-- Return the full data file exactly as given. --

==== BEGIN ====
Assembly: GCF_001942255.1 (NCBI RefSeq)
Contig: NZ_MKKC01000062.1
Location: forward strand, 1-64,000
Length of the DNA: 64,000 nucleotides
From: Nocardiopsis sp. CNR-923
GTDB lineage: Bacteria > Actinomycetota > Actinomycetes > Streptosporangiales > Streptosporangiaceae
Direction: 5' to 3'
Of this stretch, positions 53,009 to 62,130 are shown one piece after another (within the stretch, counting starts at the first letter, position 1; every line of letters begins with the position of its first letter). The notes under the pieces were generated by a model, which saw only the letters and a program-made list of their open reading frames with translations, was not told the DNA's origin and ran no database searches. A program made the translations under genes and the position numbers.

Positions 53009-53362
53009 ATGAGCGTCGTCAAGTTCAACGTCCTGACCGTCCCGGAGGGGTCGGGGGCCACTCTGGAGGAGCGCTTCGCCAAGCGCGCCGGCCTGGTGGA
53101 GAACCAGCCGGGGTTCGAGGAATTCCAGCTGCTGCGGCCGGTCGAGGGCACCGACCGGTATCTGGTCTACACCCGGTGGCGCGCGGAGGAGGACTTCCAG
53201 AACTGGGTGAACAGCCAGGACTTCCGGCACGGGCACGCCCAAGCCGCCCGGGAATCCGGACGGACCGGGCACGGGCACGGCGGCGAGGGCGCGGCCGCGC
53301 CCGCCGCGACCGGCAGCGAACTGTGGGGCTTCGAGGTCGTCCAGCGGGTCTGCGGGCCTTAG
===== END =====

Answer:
Assembly: GCF_001942255.1 (NCBI RefSeq)
Contig: NZ_MKKC01000062.1
Location: forward strand, 1-64,000
Length of the DNA: 64,000 nucleotides
From: Nocardiopsis sp. CNR-923
GTDB lineage: Bacteria > Actinomycetota > Actinomycetes > Streptosporangiales > Streptosporangiaceae
Direction: 5' to 3'
Of this stretch, positions 53,009 to 62,130 are shown one piece after another (within the stretch, counting starts at the first letter, position 1; every line of letters begins with the position of its first letter). The notes under the pieces were generated by a model, which saw only the letters and a program-made list of their open reading frames with translations, was not told the DNA's origin and ran no database searches. A program made the translations under genes and the position numbers.

Positions 53009-53362
53009 ATGAGCGTCGTCAAGTTCAACGTCCTGACCGTCCCGGAGGGGTCGGGGGCCACTCTGGAGGAGCGCTTCGCCAAGCGCGCCGGCCTGGTGGA
53101 GAACCAGCCGGGGTTCGAGGAATTCCAGCTGCTGCGGCCGGTCGAGGGCACCGACCGGTATCTGGTCTACACCCGGTGGCGCGCGGAGGAGGACTTCCAG
53201 AACTGGGTGAACAGCCAGGACTTCCGGCACGGGCACGCCCAAGCCGCCCGGGAATCCGGACGGACCGGGCACGGGCACGGCGGCGAGGGCGCGGCCGCGC
53301 CCGCCGCGACCGGCAGCGAACTGTGGGGCTTCGAGGTCGTCCAGCGGGTCTGCGGGCCTTAG